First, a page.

Sunday, May 19, 2024

Police surround a Harvard student before an arrest April 13, 2018, as seen in screenshot from a witness’ video posted by police.

Police “acted appropriately” and did not use excessive force in the public arrest of a 21-year-old Harvard student on April 13, 2018, according to an independent review of the incident released Friday by City Manager Louis A. DePasquale and Cambridge police commissioner Branville G. Bard Jr. 

The 18-page report by Roderick L. Ireland, retired chief justice of the Massachusetts Supreme Judicial Court, aligned with an incident review by the police department’s Professional Standards Unit, which concluded that actions taken by the officers “were reasonable and justified to de-escalate an unsafe situation that evening for all involved.” The force used by Cambridge officers complied with department policy on use of force, was within state and federal legal standards and adhered to state guidelines and training, police officials said.

In this case, a Harvard student was found naked on a traffic island at Massachusetts Avenue and Waterhouse Street near Harvard Square; an officer punched the student five times in the torso during a struggle to get him handcuffed. The incident was watched by about 30 people and videotaped, and the Harvard Black Law Students Association called it “a brutal instance of police violence” and linked it to Black Lives Matter incidents nationwide.  

No charges were filed against the student, but the public nature of the arrest and ensuing uproar helped convince the city and police officials to add an external review to its own investigation – a review of its own review.

“As a follow-up to the issuance of this report, I look forward to building upon and advancing the conversations we have established with Harvard’s Black Students Organizing for Change,” Bard said. “We are also committed to making command staff and other members of the department available to meet with interested residents … to discuss the report, its results and general inquiries about the department, as we did in the weeks initially following the April 2018 incident.”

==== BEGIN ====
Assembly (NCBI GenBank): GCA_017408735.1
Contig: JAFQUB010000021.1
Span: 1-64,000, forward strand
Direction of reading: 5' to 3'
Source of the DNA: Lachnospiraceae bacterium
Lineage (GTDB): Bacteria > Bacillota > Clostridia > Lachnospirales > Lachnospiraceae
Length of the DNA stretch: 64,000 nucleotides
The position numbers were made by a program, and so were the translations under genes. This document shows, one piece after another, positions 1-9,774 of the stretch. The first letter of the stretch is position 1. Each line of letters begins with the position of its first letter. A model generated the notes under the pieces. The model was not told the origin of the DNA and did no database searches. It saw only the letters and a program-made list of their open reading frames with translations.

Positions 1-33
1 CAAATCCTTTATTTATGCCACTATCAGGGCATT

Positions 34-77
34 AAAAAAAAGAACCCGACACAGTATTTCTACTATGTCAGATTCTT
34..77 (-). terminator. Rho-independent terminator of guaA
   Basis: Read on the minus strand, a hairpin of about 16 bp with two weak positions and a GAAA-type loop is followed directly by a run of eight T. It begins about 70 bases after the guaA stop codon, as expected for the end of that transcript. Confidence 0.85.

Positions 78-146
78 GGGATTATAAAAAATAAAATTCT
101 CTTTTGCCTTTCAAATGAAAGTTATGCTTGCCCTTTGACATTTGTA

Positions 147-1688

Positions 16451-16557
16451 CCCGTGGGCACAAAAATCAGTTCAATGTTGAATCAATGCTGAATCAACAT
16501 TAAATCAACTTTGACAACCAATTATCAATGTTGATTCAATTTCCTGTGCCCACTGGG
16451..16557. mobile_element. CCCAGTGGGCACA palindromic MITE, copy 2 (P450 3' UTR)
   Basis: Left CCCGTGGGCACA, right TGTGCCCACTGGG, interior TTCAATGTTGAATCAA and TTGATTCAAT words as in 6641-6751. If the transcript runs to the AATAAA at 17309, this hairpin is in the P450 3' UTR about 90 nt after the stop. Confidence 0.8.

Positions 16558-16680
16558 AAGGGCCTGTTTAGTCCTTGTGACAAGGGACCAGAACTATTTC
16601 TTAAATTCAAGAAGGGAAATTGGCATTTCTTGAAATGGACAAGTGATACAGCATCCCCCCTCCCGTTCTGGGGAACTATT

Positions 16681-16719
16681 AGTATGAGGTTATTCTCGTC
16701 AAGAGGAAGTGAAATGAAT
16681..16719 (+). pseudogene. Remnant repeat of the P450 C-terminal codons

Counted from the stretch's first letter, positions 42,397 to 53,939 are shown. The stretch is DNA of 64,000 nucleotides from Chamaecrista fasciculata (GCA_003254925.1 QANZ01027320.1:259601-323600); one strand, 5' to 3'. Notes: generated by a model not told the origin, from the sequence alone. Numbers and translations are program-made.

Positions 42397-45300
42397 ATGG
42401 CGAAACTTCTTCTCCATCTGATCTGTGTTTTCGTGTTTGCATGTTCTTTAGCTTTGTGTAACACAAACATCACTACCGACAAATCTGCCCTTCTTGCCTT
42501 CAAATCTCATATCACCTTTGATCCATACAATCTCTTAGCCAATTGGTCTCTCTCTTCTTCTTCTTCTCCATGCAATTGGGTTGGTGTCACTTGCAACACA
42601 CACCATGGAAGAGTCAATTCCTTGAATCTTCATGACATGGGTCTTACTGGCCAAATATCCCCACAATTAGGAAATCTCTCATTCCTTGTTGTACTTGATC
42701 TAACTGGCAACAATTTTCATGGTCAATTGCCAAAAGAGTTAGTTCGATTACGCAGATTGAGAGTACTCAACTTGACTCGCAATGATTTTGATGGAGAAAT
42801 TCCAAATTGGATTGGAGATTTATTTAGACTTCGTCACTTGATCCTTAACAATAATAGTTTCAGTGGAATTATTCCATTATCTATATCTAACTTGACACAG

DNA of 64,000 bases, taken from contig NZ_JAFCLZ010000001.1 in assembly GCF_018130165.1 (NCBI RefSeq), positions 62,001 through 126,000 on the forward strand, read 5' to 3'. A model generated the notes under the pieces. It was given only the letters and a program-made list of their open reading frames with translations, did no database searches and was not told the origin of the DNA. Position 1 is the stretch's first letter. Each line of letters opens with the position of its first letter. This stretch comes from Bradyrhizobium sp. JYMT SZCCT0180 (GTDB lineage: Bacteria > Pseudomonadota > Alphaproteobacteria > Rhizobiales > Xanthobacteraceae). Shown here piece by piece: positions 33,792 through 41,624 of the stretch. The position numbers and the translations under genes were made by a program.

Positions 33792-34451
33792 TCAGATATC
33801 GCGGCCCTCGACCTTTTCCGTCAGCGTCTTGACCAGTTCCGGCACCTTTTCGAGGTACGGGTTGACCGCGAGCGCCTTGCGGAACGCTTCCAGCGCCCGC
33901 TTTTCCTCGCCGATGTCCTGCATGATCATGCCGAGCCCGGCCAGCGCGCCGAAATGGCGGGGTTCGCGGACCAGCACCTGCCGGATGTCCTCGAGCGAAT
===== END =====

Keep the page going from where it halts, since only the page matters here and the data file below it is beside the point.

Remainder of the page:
Among the recommendations made by Ireland was police training to handle incidents involving people who may be in a mental health crisis. The department “made this a long-term priority – even prior to this incident,” according to a press release from the city and police released Friday. Training between January and April for all Cambridge officers included instruction from James Barrett, a nationally recognized expert in child and adolescent mental health and juvenile justice, who was hired this past year as the department’s director of Clinical Support Services. An “implicit bias” training will be offered for officers June 3 at Harvard University with psychology professor Mahzarin Banaji; last year Banaji facilitated a similar discussion for Cambridge residents and interested municipal employees.

“I greatly appreciate the community’s patience on the results of this review,” Bard said. “Our intention from the outset of this incident was to ensure a thorough, complete, fair and transparent internal review process. Bringing on someone with the track record of Chief Justice Ireland to independently review this incident was critically important, and I want to thank him for his commitment to extensively reviewing the information and compiling such a detailed report.”

A message was left Friday with the Harvard Black Law Students Association seeking comment.